Polish presidential postal ballot raises concern: EU commissioner

WARSAW (Reuters) – Poland’s last-minute decision to carry out its May presidential elections by post due to the coronavirus pandemic has raised “concern”, EU Values and Transparency Commissioner Vera Jourova told Polish daily Rzeczpospolita on Wednesday.

“I followed this process very closely. I’m concerned about free and fair elections and the quality of voting, of the legality and constitutionality of such a vote,” she told the newspaper.

Poland’s parliament, where Poland’s ruling nationalists, the Law and Justice (PiS) party, have a majority in alliance with two other parties, this week backed a plan to conduct the presidential election on May 10 by postal ballot to limit the risks of coronavirus transmission.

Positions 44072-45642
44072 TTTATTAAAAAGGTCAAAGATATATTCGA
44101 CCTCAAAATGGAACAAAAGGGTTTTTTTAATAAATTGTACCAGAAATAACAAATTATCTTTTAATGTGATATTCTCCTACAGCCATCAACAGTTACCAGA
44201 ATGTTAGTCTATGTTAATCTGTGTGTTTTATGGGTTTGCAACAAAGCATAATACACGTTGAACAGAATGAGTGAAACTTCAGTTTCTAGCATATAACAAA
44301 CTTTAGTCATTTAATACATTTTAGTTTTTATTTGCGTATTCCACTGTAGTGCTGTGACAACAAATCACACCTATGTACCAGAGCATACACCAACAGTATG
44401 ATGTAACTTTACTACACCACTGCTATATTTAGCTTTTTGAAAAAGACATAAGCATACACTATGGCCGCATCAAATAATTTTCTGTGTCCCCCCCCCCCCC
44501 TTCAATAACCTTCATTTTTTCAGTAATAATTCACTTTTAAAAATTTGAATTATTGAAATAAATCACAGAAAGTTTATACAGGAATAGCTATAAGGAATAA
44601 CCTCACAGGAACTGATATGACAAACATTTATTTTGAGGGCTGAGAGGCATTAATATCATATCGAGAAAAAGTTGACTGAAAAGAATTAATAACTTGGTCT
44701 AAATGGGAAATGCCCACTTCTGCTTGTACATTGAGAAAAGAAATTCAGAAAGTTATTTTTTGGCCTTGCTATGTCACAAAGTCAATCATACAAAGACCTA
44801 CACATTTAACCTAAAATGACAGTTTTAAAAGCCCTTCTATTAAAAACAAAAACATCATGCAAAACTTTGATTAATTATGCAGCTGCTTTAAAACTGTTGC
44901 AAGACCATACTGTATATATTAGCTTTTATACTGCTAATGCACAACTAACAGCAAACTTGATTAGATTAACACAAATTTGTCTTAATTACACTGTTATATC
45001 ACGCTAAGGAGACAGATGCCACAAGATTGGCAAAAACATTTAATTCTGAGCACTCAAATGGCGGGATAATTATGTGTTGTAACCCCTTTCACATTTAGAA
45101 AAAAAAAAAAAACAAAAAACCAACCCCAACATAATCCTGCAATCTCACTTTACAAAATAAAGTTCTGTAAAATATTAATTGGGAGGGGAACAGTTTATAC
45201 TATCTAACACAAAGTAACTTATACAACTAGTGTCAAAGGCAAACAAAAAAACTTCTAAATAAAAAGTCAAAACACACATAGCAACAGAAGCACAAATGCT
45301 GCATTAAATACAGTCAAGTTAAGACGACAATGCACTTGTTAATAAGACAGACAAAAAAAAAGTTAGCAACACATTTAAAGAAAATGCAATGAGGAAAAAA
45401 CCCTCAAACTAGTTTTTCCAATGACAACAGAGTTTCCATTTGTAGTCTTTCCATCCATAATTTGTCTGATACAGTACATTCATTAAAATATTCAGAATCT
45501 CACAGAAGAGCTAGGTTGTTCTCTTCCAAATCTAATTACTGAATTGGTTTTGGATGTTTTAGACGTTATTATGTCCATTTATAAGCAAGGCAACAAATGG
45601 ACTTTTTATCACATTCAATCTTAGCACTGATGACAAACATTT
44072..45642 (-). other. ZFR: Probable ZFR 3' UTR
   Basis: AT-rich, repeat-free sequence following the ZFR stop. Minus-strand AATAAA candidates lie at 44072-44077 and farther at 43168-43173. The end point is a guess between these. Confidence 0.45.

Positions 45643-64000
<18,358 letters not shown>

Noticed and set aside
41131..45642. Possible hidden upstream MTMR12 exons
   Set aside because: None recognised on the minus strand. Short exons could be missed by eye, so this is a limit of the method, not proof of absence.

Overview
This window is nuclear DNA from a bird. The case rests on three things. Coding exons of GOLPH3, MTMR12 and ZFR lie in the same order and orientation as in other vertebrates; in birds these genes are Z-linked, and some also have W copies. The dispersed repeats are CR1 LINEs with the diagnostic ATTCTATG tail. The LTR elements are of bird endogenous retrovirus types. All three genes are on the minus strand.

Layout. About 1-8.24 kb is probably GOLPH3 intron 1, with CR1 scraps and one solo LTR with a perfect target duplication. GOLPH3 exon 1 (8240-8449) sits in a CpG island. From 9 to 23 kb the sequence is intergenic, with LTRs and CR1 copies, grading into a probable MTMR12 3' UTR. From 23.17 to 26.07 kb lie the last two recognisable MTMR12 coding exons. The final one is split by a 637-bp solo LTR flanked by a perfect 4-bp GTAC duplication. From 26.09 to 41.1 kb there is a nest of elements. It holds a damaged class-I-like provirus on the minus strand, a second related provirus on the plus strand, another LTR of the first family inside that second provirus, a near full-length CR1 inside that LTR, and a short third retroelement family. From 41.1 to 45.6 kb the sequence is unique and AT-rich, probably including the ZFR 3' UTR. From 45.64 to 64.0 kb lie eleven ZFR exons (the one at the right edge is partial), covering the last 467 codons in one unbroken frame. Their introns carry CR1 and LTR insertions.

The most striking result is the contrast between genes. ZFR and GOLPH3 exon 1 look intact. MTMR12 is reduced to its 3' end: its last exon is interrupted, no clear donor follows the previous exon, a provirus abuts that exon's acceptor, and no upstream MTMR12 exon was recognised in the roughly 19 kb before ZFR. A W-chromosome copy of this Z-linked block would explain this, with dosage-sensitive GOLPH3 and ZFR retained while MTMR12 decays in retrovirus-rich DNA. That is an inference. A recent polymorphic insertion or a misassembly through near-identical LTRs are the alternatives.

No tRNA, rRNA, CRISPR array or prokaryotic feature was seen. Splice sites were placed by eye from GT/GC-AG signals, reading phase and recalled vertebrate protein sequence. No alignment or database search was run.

Critics accuse PiS of putting its political interests ahead of public health concerns. President Andrzej Duda, an ally of PiS who is seeking a fresh five-year term, is currently ahead in opinion polls.

“Postal voting is a huge change and such a method is being used for the first time, people aren’t used to it,” Jourova said.

She pointed to recommendations from the Council of Europe for countries not to carry out “fundamental changes” to electoral rules in the year leading up to elections.

Winning the presidential election would enable PiS to cement its reforms of the judiciary, which the European Union has said subvert the rule of law. A president hostile to PiS could block its efforts.

The European Commission is still working on its reaction to a new Polish law that critics say is designed to muzzle judges who question court appointments under new rules, Jourova added.

Poland’s overhaul of its judiciary constitutes “destruction” not reform, Jourova said earlier this year.

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